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Tuesday, March 30, 2010

"Much of U.S. Was Insulated From Housing Bust"

Guess I should count myself as lucky -- I'm in a blue dot area. More here:

“Most U.S. metro areas actually experienced more moderate increases in house prices than the nation between 2000 and 2006. In fact, 249 of the 383 metropolitan areas tracked by the Federal Housing Finance Agency saw price increases below the national rate of 8.1% during the boom”... Many of these areas, in turn, didn’t experience the resulting bust.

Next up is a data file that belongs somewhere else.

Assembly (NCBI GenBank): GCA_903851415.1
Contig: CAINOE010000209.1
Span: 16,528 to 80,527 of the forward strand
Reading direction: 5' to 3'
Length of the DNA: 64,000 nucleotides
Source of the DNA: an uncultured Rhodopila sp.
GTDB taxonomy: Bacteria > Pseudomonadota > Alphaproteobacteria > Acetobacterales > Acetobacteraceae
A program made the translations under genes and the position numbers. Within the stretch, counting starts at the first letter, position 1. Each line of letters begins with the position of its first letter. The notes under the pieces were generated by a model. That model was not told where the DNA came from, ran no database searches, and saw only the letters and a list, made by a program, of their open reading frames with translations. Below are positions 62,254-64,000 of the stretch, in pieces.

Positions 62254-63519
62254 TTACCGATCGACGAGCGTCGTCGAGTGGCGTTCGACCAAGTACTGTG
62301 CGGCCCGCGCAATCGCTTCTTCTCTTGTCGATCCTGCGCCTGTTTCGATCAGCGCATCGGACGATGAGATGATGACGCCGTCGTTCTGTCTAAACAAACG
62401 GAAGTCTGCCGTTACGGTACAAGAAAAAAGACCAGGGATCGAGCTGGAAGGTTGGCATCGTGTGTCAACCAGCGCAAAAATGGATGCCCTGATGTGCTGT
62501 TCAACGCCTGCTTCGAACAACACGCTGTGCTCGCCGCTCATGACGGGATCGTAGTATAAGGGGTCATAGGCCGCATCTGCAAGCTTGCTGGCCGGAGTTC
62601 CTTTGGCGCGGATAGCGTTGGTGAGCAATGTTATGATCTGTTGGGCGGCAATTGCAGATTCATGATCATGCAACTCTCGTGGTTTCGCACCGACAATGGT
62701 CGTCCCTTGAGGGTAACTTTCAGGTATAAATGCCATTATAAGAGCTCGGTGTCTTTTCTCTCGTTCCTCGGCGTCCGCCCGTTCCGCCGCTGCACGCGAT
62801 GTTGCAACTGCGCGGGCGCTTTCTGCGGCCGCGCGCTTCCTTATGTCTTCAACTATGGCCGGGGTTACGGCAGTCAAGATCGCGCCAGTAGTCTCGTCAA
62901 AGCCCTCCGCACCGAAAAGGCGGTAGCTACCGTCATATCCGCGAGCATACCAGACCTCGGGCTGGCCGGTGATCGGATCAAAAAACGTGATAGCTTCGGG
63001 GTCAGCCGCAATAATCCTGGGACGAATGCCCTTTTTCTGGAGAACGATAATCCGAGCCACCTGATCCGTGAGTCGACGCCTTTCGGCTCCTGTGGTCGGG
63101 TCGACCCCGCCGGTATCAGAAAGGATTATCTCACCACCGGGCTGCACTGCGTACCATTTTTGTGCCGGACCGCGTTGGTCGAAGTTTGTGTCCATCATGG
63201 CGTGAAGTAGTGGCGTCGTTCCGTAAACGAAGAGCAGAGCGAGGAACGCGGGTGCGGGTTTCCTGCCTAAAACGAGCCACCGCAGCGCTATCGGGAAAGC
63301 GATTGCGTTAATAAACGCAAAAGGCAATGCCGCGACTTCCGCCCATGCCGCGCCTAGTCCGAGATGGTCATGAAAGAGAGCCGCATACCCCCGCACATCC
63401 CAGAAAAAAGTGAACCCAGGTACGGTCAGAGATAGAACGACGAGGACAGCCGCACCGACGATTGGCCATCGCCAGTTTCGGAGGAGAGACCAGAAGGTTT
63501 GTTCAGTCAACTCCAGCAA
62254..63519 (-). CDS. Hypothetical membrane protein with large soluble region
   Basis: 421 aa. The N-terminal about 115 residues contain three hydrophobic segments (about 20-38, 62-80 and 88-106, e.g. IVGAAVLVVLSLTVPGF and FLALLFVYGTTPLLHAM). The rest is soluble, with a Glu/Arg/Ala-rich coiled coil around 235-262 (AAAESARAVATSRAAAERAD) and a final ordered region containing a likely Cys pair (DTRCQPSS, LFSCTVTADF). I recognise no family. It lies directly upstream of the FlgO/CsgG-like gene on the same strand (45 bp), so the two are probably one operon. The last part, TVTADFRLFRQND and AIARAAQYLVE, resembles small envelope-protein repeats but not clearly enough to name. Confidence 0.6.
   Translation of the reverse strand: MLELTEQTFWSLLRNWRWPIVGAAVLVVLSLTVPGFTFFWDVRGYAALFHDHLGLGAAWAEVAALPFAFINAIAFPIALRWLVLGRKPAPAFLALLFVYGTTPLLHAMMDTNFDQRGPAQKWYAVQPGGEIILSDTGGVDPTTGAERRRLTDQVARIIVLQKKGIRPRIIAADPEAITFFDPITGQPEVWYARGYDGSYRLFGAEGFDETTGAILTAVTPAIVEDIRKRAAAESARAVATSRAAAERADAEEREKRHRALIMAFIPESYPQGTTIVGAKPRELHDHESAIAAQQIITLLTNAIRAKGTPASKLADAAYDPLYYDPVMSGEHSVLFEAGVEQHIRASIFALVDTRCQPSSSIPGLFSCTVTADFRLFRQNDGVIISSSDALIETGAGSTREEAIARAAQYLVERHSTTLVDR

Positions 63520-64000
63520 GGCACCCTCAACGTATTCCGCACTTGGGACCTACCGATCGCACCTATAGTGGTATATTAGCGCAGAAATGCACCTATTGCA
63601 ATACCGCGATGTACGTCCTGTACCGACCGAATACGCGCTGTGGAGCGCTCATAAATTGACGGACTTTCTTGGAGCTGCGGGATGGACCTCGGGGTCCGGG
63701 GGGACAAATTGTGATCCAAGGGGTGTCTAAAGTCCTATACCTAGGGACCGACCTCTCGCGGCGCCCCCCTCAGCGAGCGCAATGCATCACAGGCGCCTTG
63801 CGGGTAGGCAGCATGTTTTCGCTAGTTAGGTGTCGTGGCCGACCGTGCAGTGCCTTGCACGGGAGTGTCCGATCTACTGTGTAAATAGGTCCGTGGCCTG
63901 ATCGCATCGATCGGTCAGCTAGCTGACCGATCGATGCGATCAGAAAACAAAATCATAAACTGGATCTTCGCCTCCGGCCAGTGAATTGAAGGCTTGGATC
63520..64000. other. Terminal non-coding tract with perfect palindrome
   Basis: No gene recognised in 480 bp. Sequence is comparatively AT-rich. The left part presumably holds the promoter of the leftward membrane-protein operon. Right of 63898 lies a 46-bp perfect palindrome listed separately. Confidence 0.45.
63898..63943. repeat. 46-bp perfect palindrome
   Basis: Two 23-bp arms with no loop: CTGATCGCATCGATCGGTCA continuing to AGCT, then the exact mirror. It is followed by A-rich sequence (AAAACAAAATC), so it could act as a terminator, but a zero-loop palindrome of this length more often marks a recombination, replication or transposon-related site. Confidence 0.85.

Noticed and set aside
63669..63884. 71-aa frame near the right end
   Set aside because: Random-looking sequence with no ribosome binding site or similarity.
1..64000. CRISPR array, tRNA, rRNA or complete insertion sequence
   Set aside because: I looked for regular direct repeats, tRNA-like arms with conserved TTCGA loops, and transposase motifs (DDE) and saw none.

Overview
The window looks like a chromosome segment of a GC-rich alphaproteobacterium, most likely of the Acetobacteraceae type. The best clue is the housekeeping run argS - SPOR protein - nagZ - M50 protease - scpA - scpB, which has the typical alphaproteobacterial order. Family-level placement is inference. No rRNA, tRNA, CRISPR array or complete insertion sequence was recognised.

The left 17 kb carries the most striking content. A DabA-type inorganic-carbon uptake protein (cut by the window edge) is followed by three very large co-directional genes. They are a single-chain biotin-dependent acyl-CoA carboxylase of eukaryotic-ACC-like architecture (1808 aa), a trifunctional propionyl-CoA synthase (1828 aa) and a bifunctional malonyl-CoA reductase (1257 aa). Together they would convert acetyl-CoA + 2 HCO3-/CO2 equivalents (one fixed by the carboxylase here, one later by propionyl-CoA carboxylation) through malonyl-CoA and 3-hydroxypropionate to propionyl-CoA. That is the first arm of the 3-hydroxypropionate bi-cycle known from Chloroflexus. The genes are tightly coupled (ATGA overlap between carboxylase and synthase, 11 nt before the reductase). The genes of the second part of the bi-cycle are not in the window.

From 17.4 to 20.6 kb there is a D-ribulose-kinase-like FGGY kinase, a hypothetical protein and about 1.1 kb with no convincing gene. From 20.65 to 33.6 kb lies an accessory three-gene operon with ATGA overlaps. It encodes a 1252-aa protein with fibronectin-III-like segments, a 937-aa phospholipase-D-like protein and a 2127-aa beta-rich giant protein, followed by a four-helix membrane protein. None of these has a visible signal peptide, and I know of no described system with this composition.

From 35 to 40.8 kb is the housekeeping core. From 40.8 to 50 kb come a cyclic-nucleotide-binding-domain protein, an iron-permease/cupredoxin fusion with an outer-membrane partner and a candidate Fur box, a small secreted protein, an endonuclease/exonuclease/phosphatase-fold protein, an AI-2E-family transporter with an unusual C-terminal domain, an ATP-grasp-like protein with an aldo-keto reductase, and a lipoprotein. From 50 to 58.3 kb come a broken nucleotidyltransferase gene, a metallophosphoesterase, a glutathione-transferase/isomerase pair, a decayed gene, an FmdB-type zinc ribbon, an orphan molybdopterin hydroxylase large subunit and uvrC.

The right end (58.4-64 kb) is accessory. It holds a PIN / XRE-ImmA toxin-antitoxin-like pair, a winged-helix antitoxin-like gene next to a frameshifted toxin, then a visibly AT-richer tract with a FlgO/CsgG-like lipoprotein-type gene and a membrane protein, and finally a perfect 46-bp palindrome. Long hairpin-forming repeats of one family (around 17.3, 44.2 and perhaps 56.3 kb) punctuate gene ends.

The authors say a lack of nonprime lending in these areas played a prominent role in insulating them from the boom and bust. “It is likely that causation runs in both directions — an increase in nonprime lending led to more significant home price appreciation [in boom areas], and more rapid home price appreciation led to a rise in nonprime lending”...

    Posted by on Tuesday, March 30, 2010 at 02:52 PM in Economics, Housing | Permalink  Comments (36)


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